Are you like Dory from Finding Nemo and love all things shiny? Good news, according to “Taking a shine to it: How the preference for glossy stems from an innate need for water” published in the Journal of Consumer Psychology¹ (JCP) the love of shiny may be “from an innate preference for fresh water as a resource.” The JCP goes on to recognize “the presence of water has a relaxing and peaceful quality and has a positive influence on people’s level of restoration when feeling worried or stressed.” (PDF)
Taking Care of Water
How do you take care of the things you love? Do you protect and preserve that which you love? There are many ways to protect and preserve water, but when it comes to water in the landscape making sure to only use the minimum amount of water needed means taking advantage of the latest advances in irrigation product design and irrigation technologies.
For the Love of Irrigation
As we transition into the winter months most irrigation systems are either off or running on a greatly reduced schedule. Now is a great time to start planning for changes and upgrades before the 2015 growing season starts. Here are 5 recommendations for consideration:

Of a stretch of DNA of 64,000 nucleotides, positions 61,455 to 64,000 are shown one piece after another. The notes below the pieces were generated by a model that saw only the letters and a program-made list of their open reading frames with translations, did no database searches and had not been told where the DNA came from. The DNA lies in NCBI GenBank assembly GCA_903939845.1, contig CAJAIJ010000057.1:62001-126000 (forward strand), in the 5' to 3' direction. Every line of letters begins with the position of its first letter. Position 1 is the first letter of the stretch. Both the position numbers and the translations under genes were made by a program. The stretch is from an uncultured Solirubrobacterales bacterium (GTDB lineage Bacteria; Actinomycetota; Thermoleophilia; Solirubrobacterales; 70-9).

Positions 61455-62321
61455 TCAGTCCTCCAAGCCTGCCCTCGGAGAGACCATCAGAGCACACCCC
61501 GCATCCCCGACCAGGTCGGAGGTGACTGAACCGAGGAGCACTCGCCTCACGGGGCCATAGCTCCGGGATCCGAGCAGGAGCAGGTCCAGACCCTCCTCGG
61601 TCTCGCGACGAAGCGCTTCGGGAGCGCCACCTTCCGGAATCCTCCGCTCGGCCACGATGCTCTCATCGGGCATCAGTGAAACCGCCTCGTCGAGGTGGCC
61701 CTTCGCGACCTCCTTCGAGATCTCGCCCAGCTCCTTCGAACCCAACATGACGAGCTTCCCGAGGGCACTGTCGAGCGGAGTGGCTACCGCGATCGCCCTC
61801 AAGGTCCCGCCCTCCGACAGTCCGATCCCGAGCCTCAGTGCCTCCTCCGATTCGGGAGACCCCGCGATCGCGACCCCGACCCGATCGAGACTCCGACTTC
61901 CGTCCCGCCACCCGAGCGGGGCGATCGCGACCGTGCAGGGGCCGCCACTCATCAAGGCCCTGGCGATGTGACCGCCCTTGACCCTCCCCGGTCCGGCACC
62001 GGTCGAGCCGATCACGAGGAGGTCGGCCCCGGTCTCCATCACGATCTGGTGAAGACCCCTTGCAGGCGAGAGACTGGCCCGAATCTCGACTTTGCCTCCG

If you want more to suggestions check out recommendations from our friends at Denver Water. Be sure to also check out your local water authority for irrigation recommendations or use ours.
Giving Credit Where Credit is Due
One of our loyal readers emailed me “Our Love of Shiny, Glossy Things Goes Back to Our Need for Water” from The Daily Stat published in the Harvard Business Review. The article was a brief summary and referenced the study in the JCP . Thanks Pam for being a loyal reader and keeping us informed on non-traditional sources for water news.
If you have liked this post about the love of water please share it with a friend, check out my previous posts , follow me on Twitter @h2oMatters and check out water stories I am reading on Flipboard:
(1) Meert, K., et al., Taking a shine to it: How the preference for glossy stems from an innate need for water, Journal of Consumer Psychology (2013), https://dx.doi.org/10.1016/j.jcps.2013.12.005